The military is intensifying countermeasures to prevent Chinese infiltration of its ranks and stepping up evidence-gathering in espionage cases to facilitate prosecution, Executive Yuan officials said at a plenary session at the Legislative Yuan in Taipei yesterday.
That was in response to criticism by Democratic Progressive Party Legislator Liu Shyh-fang (劉世芳) that prison sentences meted out in national security law cases were too lenient.
Other countries hand out stiff sentences of 30 years to life in prison for members of the armed forces who spy on their country for a hostile power, Liu said.
Photo: Tien Yu-hua, Taipei Times
Citing data from the Ministry of Justice, Liu said that the average sentence handed out to people convicted of betraying secrets to Beijing was 6.18 months in prison, which is lax in light of the repeated warnings Taiwan has received from its allies about communist infiltration.
Minister of National Defense Chiu Kuo-cheng (邱國正) acknowledged that some unidentified military personnel who have been compromised by China might still be serving in security-sensitive positions in the armed forces.
About one-third of service members implicated in leaking national security secrets to China were on active duty, while the remainder were retirees, he said.
Military personnel must follow the law regardless of their service status and former service members who spy for China would still be held accountable, Chiu added.
Although the ministry cannot comment on the handling of espionage cases by the judicial system, the military has stepped up efforts to raise troop awareness against Beijing-directed espionage and is conducting investigations to gather potential evidence for prosecution, he said.
The Ministry of Justice agrees with the assessment that judges are handing down overly lenient sentences for national security breaches, but sentencing is a prerogative of the court, Minister of Justice Tsai Ching-hsiang (蔡清祥) said.
Should prosecutors have cause to appeal a sentence, they will pursue it to the full extent of the law, he added.
The justice ministry is collaborating with the defense ministry to educate prosecutors on the crucial importance of prosecuting espionage cases and plans to appoint special prosecutors to try espionage cases, he said.
Premier Chen Chien-jen (陳建仁) said the justice ministry has been instructed to improve law enforcement’s ability to obtain evidence that can help clinch heavier penalties in cases involving Beijing-directed espionage.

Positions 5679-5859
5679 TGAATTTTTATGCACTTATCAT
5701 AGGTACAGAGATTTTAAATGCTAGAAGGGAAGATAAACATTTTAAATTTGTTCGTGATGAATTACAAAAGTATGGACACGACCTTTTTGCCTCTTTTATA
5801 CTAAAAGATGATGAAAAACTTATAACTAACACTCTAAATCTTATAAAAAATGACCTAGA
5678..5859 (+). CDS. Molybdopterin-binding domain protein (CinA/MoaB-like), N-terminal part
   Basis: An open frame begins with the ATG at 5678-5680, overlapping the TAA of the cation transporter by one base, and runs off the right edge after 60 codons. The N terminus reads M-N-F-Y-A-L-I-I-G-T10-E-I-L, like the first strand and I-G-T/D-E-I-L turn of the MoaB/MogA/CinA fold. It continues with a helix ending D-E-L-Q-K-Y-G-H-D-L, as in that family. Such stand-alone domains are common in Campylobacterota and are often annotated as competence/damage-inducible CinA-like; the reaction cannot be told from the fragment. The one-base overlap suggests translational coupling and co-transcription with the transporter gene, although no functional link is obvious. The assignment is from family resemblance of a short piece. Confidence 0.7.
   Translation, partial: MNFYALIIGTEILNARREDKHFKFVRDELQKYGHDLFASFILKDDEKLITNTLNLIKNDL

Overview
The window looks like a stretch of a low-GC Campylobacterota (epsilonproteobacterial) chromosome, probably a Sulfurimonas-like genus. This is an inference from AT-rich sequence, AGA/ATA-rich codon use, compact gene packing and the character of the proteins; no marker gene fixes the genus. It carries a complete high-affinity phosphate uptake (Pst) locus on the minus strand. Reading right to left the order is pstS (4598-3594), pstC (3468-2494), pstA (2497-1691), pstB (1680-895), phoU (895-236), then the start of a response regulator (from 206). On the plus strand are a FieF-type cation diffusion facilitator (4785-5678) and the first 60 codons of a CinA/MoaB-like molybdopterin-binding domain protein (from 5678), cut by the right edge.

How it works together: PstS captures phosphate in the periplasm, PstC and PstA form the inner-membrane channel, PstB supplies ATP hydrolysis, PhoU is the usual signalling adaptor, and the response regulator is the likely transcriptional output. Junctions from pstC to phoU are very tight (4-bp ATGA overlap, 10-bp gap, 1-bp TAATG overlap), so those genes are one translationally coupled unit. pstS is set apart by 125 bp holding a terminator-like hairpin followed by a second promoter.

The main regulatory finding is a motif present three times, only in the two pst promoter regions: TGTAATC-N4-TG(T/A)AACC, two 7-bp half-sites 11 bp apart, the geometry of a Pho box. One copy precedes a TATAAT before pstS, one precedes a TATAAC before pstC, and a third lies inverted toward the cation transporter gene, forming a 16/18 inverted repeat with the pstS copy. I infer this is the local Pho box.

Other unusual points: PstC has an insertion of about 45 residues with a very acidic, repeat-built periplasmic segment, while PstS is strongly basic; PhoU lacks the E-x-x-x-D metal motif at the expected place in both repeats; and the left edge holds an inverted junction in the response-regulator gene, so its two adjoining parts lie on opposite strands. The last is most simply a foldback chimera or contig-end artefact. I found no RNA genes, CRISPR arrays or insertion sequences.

Prosecutors should be encouraged to appeal verdicts that do not fit the crime, he said.
CAMBODIAN CON: The two men filmed videos with made-up content with a focus on purported human trafficking, beatings and sexual assaults by scammers Cambodian authorities yesterday sentenced two Taiwanese to two years in prison and a NT$30,000 fine each for staging a kidnapping in the southern coastal city of Sihanoukville which they live streamed online. Chen Neng-chuan (陳能釧), 31, and Lu Tsu-hsien (魯祖顯), 34, were convicted of inciting and causing social disorder a day after Cambodian police officials convened a news conference about their arrest. Chen, who goes by the online name “Goodnight Chicken” (晚安小雞), and Lu, known by the handle “Anow” (阿鬧), must each pay 4 million riels (US$982), according to a court filing. The court said the duo arrived in the Cambodian capital, Phnom
TAKE PRECAUTIONS: Never hike alone and prepare food, water and appropriate equipment for Taiwan’s mountains, particularly in the winter, officials said Two mountain hikers were rescued yesterday, a day after a body was airlifted out of Yushan National Park, one of several deaths related to mountaineering or hiking in the past two weeks, the Ministry of the Interior said yesterday. A Nantou County mountain rescue team called for a helicopter while responding to a call yesterday morning. They said a woman surnamed Chen (陳), 31, and a man surnamed Lin (林), 32, got lost in the mountains around the Batongguan Historic Trail (八通關古道), while traveling west toward Dongpu Township (東埔). They were directed to a nearby alpine meadow, where the helicopter landed with four
‘CORRECT CALL’: The navy said the captain was right to send crew out to fix an issue with a buoy, and that the buckles connecting two of them to the safety line came loose Equipment and environmental reasons, not human error, were to blame for the loss of three submariners on Dec. 21 last year, the navy said yesterday. The navy would not punish any of the Hai Hu’s (海虎) crew after an investigation determined that the captain was correct in sending crew to retrieve a safety buoy, it said in a news release. Three crew members — a master chief petty officer surnamed Lin (林) and two petty officers surnamed Yen (顏) and Chang (張) — are still unaccounted for after being swept from the submarine’s deck by a wave while trying to retrieve the
Individual tourists who arrive in Taiwan from tomorrow are eligible to receive limited-edition lucky bags to mark the Lantern Festival, Tourism Administration officials said yesterday. The Lantern Festival-themed lucky bags each contain a Year of the Dragon red envelope, a mini lantern, a NT$300 coupon for an amusement park ticket and a NT$500 Taiwan PASS coupon, the officials said. To get a lucky bag, visitors must present a passport or residence certificate and proof of their date of entry at a tourism center at either terminal at Taiwan Taoyuan International Airport, Taipei International Airport (Songshan airport) or Kaohsiung International Airport, they said. The